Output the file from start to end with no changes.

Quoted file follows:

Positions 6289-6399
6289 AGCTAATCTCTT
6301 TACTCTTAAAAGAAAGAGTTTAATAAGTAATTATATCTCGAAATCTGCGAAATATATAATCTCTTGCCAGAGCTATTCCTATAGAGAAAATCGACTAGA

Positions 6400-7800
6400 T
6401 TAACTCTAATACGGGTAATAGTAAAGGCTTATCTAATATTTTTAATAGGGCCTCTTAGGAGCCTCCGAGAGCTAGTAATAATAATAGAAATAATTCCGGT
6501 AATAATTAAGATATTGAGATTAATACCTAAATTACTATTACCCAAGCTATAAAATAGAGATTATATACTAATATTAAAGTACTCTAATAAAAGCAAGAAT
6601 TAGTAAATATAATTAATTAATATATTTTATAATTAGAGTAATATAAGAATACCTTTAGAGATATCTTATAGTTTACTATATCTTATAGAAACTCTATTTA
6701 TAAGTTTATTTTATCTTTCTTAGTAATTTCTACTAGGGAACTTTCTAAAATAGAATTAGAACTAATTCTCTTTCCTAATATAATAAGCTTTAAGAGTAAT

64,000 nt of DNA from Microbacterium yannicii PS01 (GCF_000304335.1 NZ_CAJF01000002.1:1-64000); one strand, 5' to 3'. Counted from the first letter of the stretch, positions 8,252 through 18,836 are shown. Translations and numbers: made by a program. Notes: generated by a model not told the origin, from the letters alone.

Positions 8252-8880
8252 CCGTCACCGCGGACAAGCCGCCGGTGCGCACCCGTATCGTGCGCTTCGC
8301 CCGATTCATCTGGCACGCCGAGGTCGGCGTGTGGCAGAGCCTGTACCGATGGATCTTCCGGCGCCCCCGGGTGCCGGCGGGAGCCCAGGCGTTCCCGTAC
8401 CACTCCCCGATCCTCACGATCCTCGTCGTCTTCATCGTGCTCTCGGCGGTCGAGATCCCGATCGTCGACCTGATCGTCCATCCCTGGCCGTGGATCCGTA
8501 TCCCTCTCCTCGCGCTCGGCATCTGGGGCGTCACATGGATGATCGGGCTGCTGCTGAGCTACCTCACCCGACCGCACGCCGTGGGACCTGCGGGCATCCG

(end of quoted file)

Positions 6289-6399
6289 AGCTAATCTCTT
6301 TACTCTTAAAAGAAAGAGTTTAATAAGTAATTATATCTCGAAATCTGCGAAATATATAATCTCTTGCCAGAGCTATTCCTATAGAGAAAATCGACTAGA

Positions 6400-7800
6400 T
6401 TAACTCTAATACGGGTAATAGTAAAGGCTTATCTAATATTTTTAATAGGGCCTCTTAGGAGCCTCCGAGAGCTAGTAATAATAATAGAAATAATTCCGGT
6501 AATAATTAAGATATTGAGATTAATACCTAAATTACTATTACCCAAGCTATAAAATAGAGATTATATACTAATATTAAAGTACTCTAATAAAAGCAAGAAT
6601 TAGTAAATATAATTAATTAATATATTTTATAATTAGAGTAATATAAGAATACCTTTAGAGATATCTTATAGTTTACTATATCTTATAGAAACTCTATTTA
6701 TAAGTTTATTTTATCTTTCTTAGTAATTTCTACTAGGGAACTTTCTAAAATAGAATTAGAACTAATTCTCTTTCCTAATATAATAAGCTTTAAGAGTAAT

64,000 nt of DNA from Microbacterium yannicii PS01 (GCF_000304335.1 NZ_CAJF01000002.1:1-64000); one strand, 5' to 3'. Counted from the first letter of the stretch, positions 8,252 through 18,836 are shown. Translations and numbers: made by a program. Notes: generated by a model not told the origin, from the letters alone.

Positions 8252-8880
8252 CCGTCACCGCGGACAAGCCGCCGGTGCGCACCCGTATCGTGCGCTTCGC
8301 CCGATTCATCTGGCACGCCGAGGTCGGCGTGTGGCAGAGCCTGTACCGATGGATCTTCCGGCGCCCCCGGGTGCCGGCGGGAGCCCAGGCGTTCCCGTAC
8401 CACTCCCCGATCCTCACGATCCTCGTCGTCTTCATCGTGCTCTCGGCGGTCGAGATCCCGATCGTCGACCTGATCGTCCATCCCTGGCCGTGGATCCGTA
8501 TCCCTCTCCTCGCGCTCGGCATCTGGGGCGTCACATGGATGATCGGGCTGCTGCTGAGCTACCTCACCCGACCGCACGCCGTGGGACCTGCGGGCATCCG